How to Talk to Homeowners About Energy Efficiency
It's Energy Efficiency Day! Homeowners throughout the country are more aware of energy use in their homes today than ever before, but many don't know what to do about it. They're looking for a contractor that can meet them on their level and bridge the gap for them.
We've put together some ideas about how you can connect your services to the broader concept of energy efficiency. These can help take the confusion out of your marketing and in-home visits by helping your customers recognize the overall health, comfort, and safety benefits of an energy efficient home.
1. Give Them DIY Energy-Saving Tips
Many homeowners tend to think of small, do-it-yourself actions they can take to save energy, like turning the lights off when they leave a room. As a contractor, you can speak to these interests on your website by publishing blog articles and creating content about ways to save energy that anyone can do, like:
- Installing a programmable thermostat
- Setting your thermostat 7-10° back from its normal temperature
- Using smart power strips
- Switching to LED light bulbs
- Looking for ENERGY STAR-certified products
These DIY tips aren't going to make you money directly, and that's okay. You're building up trust with the homeowner and establishing your values, which could lead to a sale down the line. But you can also take the opportunity to educate customers about steps they can take that will have a more significant impact on their home's energy use—steps that likely include your services.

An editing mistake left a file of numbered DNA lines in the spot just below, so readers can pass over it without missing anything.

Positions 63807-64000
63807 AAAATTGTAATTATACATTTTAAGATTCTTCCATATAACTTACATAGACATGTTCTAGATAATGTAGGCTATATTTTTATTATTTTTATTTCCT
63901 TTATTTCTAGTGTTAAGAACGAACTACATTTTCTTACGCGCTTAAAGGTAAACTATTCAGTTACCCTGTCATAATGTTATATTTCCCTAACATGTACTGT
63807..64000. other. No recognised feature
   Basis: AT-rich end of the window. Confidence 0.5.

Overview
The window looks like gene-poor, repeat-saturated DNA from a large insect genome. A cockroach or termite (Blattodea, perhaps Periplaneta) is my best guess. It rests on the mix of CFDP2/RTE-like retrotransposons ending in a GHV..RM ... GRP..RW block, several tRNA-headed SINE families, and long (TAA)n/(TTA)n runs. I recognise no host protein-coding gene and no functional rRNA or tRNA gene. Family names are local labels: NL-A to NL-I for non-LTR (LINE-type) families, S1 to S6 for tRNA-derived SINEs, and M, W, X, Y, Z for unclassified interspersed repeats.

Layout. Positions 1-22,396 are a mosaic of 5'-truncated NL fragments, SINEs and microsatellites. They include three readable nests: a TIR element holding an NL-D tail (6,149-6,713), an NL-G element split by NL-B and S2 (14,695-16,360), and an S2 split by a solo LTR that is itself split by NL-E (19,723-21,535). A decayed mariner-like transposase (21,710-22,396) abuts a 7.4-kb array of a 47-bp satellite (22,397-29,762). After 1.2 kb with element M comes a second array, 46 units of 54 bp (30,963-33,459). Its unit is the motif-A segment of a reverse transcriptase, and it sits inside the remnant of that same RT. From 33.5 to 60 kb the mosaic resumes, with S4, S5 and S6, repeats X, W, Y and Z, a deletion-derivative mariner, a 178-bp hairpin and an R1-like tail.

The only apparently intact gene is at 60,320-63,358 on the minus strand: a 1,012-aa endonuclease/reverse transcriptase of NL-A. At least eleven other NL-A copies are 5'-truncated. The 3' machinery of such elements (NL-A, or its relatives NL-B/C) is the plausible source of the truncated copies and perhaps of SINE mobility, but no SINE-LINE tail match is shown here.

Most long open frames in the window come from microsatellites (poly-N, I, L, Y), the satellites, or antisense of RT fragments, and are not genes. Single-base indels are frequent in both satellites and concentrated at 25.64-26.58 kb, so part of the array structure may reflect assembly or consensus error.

There's a good article on the Energy Efficiency Day website that's a prime example of this approach in action.
2. Know Your Incentives
Many homeowners would like to use less energy and be more environmentally friendly but feel like they can't afford to. This presents a good opening for contractors to capitalize on rebates and incentives.
The Inflation Reduction Act is the latest incentive program designed to motivate homeowners to make energy efficiency improvements, but it's not the only one. Many states, towns, and local utility companies have rebate programs currently in place. Knowing what is available in your area and sharing that information with your customers can not only help them maximize their savings, but it can help you gain their trust as well.
At the bare minimum, you should:
- Have a dedicated landing page on your website outlining different incentives in your area.
- Be educating homeowners during sales calls to make sure they are aware of the available savings.
Incentive programs are often layered with eligibility requirements that can easily go over the average homeowner's head. By sharing your knowledge of these requirements and the process of claiming incentives, your customers will be more likely to recommend your services to their friends and neighbors.
3. Educate Them on the Interconnected, Whole-House System